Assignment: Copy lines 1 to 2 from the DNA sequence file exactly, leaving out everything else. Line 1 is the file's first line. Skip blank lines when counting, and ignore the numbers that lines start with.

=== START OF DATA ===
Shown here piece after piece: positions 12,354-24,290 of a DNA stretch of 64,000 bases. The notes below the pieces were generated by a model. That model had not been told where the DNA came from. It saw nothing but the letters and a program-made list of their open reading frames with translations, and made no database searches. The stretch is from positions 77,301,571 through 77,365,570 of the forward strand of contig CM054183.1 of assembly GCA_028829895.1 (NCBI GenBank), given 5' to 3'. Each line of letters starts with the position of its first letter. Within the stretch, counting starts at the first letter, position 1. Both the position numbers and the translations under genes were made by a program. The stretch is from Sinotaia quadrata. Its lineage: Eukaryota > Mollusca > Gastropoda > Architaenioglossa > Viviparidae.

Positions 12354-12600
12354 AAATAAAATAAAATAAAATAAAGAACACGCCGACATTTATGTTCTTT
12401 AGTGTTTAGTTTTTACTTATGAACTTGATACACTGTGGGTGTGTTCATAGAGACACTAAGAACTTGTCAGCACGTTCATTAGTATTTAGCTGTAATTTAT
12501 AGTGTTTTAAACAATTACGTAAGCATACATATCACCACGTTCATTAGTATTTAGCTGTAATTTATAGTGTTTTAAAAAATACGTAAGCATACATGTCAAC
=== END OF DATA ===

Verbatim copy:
Shown here piece after piece: positions 12,354-24,290 of a DNA stretch of 64,000 bases. The notes below the pieces were generated by a model. That model had not been told where the DNA came from. It saw nothing but the letters and a program-made list of their open reading frames with translations, and made no database searches. The stretch is from positions 77,301,571 through 77,365,570 of the forward strand of contig CM054183.1 of assembly GCA_028829895.1 (NCBI GenBank), given 5' to 3'. Each line of letters starts with the position of its first letter. Within the stretch, counting starts at the first letter, position 1. Both the position numbers and the translations under genes were made by a program. The stretch is from Sinotaia quadrata. Its lineage: Eukaryota > Mollusca > Gastropoda > Architaenioglossa > Viviparidae.

Positions 12354-12600